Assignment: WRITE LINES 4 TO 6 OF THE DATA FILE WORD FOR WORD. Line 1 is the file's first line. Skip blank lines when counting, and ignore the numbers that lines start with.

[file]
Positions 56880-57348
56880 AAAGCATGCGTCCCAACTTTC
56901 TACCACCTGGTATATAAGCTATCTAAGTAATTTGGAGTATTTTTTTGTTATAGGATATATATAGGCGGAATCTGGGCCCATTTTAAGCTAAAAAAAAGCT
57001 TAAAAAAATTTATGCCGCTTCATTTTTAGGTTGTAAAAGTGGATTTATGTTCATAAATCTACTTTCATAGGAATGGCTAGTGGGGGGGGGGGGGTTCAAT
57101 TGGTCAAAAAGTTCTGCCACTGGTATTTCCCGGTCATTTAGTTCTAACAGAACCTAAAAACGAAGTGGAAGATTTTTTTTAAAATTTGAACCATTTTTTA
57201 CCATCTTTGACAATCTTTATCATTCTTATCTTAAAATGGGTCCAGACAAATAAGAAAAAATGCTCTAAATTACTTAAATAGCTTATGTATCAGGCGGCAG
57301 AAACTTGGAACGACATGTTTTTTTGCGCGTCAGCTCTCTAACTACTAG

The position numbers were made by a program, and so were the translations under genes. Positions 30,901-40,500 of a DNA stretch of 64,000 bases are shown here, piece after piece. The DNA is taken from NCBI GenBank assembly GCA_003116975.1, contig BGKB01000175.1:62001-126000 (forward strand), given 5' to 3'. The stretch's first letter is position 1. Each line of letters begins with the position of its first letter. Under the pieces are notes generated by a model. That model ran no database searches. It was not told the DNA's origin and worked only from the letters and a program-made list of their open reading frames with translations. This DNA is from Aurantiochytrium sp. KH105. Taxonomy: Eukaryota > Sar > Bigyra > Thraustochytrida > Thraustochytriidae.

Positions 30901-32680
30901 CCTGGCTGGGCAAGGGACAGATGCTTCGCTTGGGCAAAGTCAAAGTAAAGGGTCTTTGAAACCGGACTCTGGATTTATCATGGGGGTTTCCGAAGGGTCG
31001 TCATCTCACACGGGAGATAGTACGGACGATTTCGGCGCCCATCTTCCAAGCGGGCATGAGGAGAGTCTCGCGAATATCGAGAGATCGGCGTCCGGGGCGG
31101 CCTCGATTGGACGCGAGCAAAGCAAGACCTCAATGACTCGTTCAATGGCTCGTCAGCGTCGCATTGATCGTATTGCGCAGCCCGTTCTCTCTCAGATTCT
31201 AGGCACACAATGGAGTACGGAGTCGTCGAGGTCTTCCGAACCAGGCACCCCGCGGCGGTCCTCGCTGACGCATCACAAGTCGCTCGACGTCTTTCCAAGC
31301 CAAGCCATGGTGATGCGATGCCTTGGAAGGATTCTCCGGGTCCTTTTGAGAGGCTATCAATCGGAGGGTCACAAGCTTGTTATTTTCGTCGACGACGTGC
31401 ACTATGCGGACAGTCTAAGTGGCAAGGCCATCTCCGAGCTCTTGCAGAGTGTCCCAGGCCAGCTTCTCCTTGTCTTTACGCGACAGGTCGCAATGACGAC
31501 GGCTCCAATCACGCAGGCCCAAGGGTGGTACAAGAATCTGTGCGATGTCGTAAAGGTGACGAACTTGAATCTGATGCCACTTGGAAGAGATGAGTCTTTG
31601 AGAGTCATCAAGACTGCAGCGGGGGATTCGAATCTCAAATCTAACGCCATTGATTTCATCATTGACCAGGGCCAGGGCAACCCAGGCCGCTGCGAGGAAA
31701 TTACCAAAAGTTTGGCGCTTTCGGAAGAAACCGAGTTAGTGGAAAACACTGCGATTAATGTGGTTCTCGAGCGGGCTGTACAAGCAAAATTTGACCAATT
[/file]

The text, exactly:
57001 TAAAAAAATTTATGCCGCTTCATTTTTAGGTTGTAAAAGTGGATTTATGTTCATAAATCTACTTTCATAGGAATGGCTAGTGGGGGGGGGGGGGTTCAAT
57101 TGGTCAAAAAGTTCTGCCACTGGTATTTCCCGGTCATTTAGTTCTAACAGAACCTAAAAACGAAGTGGAAGATTTTTTTTAAAATTTGAACCATTTTTTA
57201 CCATCTTTGACAATCTTTATCATTCTTATCTTAAAATGGGTCCAGACAAATAAGAAAAAATGCTCTAAATTACTTAAATAGCTTATGTATCAGGCGGCAG